Did You Know that Adlai Stevenson II’s Grandfather served as Vice President in the 1890s?

With the midterm election recently completed, we present an object lesson in U.S. political advertising using two lots from the 1892 presidential election offered in our December 2022 Tokens & Medals Collectors Choice Online Auction. These brass pieces, which look like several gold coins, showed their owners’ devotion to their chosen candidate, and their willingness to bet their “stacks” or “piles” on that candidate.

Interestingly, the Democratic vice presidential contender in 1892 was Adlai Stevenson I, grandfather of the Adlai Stevenson with whom many Americans are likely familiar, Adlai Stevenson II. Stevenson II was elected governor of Illinois in 1948 and was the Democratic Party’s presidential candidate in 1952 and 1956. One thing he is remembered for was that, while serving as ambassador to the United Nations during the Cuban Missile Crisis and faced with denial of the presence of Soviet weapons in Cuba, he told his Soviet opposite: “I am prepared to wait for an answer until Hell freezes over, if that is your decision. I am also prepared to present the evidence in this room.”

Stevenson II’s grandfather was a lawyer and politician who rose to prominence in Illinois in the mid-19th century. He served two terms in the House of Representatives and during Grover Cleveland’s first term served as assistant postmaster general. Cleveland’s second victory in the 1892 election elevated Stevenson to the vice presidency.

Stevenson compromised on his pro-greenback and pro-free-silver positions, backing Cleveland’s pro-gold standard platform. This stance proved out-of-step with Democratic politics of the era, as the party’s next presidential nominee, William Jennings Bryan, was such an ardent supporter of free silver that an entire class of exonumia, Bryan Money, arose commenting on his platform.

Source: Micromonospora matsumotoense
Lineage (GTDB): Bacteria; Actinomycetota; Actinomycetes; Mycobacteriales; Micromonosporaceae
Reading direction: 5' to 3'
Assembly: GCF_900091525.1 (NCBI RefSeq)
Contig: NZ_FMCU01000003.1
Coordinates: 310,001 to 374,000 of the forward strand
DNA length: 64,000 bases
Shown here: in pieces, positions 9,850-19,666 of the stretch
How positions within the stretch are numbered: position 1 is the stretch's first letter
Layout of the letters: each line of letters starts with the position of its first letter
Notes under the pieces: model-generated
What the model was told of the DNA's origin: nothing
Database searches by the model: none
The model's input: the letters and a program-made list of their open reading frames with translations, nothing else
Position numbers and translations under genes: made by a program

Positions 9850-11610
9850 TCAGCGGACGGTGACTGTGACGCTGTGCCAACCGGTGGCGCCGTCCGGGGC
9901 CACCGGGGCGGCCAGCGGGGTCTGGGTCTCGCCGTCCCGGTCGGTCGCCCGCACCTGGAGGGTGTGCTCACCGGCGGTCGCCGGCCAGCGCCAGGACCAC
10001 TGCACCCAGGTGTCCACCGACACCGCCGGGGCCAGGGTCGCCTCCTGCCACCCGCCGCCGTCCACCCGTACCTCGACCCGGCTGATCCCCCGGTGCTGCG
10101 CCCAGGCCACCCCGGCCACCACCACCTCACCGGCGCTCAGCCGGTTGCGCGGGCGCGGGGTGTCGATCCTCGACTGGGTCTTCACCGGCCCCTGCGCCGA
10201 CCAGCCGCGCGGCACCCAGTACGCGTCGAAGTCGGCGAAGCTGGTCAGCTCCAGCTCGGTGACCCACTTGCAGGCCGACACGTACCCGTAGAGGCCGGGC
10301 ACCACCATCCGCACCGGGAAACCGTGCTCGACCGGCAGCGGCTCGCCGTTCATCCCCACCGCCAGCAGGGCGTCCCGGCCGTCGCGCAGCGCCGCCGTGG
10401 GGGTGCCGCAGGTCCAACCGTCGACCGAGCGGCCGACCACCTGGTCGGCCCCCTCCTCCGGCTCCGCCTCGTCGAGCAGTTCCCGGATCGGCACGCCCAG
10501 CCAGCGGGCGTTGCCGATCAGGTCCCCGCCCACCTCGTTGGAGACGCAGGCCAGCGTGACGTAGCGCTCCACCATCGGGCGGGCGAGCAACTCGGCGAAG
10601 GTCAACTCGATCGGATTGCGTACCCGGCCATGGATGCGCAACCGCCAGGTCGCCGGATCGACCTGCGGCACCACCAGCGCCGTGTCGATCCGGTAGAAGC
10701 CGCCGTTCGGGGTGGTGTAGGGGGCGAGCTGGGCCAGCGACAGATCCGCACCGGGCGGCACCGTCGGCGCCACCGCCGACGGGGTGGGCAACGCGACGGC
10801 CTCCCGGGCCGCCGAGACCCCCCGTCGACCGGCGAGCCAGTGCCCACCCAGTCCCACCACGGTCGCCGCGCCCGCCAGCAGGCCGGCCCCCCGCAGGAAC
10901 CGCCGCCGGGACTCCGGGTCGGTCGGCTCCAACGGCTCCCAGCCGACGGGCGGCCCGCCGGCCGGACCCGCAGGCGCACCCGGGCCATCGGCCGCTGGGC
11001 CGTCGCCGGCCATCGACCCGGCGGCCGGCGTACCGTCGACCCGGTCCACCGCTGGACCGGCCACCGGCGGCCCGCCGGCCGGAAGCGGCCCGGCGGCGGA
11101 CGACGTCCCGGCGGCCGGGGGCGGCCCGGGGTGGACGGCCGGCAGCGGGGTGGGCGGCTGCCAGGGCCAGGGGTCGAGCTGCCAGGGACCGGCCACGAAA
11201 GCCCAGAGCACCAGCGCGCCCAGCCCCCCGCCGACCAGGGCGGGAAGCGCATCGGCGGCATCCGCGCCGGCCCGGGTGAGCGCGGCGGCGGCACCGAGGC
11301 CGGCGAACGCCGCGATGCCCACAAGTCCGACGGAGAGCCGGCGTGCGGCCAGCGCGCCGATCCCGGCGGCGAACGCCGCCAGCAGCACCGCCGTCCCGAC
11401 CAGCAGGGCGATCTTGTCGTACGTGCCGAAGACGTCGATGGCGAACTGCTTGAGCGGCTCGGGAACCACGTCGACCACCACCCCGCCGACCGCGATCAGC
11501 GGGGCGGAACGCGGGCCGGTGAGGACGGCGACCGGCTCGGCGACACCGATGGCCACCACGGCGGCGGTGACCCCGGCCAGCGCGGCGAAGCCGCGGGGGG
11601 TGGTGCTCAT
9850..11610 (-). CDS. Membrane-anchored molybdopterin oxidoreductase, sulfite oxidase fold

Several pieces of Bryan Money are also featured in our December 2022 Token & Medal Collectors Choice Online Auction.

Regarding the 1892 brass pieces in our upcoming CCO auction, the designs of the stacks themselves are fairly simple, depicting the presidential and vice presidential candidates surrounded by text on each side, which on a real stack of coins would be the obverse and reverse designs. Lot 82035 offers a brass coin box depicting Stevenson alongside Cleveland. The “stack” is meant to represent four gold coins; the box opens in the middle. Text reading “MY STACK ON CLEVELAND” implies that the coins were a bet on the candidate. “CLEVELAND & STEVENSON” arcs above Stevenson’s head. The edge of the “stack” is reeded, as on the edges of gold coins of the period.

Lot 82036 is a similar brass coin box, whose text reads “MY PILE ON HARRISON,” for those who supported the incumbent Republican, Benjamin Harrison. A collector interested in representing both sides of the 1892 presidential contest might consider buying both.

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